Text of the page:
Extrapolation to c = 0. Vide Graph 3, FIG. 15. From Graph 3, is found S°20,w = 6.2 S.
FIGS. 16 and 17 show photos Nos. 4, 6, and 8 from 1st Experiment, and 7, 9, and 11 from 2nd Experiment. Furthermore, FIG. 18 shows photos at t < 0 sec. (taken during acceleration at 30,000 rpm) and at t = 1206 and 1608 seconds, respectively.
Materials and methods used in these experiments were as described above.
Pleural or ascites exsudates from patients suffering from far advanced carcinomas were used as sources for carcinoma cell culturing. Contaminated fluids were excluded. The cell cultures grown in Roux flasks and in Falcon plast flasks were distributed in clonal growth or more diffuse growing. The morphology of the clones showed cell and nuclei polymorphy, one big or several nucleoli, more cells had several nuclei. Many mitosis were seen. Of these mitosis several were atypical. The attachment of the cells to plast and glass were sufficient.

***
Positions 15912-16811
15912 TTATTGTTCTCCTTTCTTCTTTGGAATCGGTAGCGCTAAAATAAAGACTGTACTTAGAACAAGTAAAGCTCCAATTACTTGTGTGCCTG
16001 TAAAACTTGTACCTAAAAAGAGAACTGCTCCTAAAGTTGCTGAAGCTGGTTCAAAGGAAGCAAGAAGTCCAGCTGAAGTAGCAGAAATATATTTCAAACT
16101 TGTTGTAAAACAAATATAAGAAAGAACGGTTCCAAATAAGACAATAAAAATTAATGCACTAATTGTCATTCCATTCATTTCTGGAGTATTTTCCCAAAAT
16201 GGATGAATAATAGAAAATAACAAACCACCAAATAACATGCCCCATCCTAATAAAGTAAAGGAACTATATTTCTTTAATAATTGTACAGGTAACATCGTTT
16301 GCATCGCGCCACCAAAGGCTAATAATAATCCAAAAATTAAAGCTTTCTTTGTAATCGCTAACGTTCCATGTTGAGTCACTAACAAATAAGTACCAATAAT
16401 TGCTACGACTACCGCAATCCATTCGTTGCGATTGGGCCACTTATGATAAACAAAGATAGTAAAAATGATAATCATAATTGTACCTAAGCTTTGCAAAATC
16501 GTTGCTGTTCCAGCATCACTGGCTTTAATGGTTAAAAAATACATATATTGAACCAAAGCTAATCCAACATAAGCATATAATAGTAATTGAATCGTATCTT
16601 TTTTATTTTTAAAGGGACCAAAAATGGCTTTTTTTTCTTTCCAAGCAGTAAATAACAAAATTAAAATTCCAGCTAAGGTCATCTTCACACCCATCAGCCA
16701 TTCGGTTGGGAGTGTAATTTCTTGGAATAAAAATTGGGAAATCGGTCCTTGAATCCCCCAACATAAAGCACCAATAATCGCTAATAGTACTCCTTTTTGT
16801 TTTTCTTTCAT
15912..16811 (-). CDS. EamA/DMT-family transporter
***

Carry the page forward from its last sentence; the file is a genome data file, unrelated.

27 Of the 37 human carcinoma cultures were subcultured from 1 to 4 times. A mean of 1.8 subcultures of 27 cultures. The cell ines were accordingly cultured and used for production of C1 IAC for a period ranging from 2 to 5 months. 10 Carcinoma cell cultures were not subcultured, and consequently used for production of C1 IAC for about 2 months.
The cell-free C1 IAC was harvested about once a week, alternatingly released into MEM medium containing 15% inactivated foetal calf serum and into RPMI amino acid medium. Consequently, it was possible to harvest 4 times a month from the same cell culture. In a total, 235 isolations of C1 IAC were performed. Of these isolations, 37 were performed directly from the cell-free pleural and ascites fluids.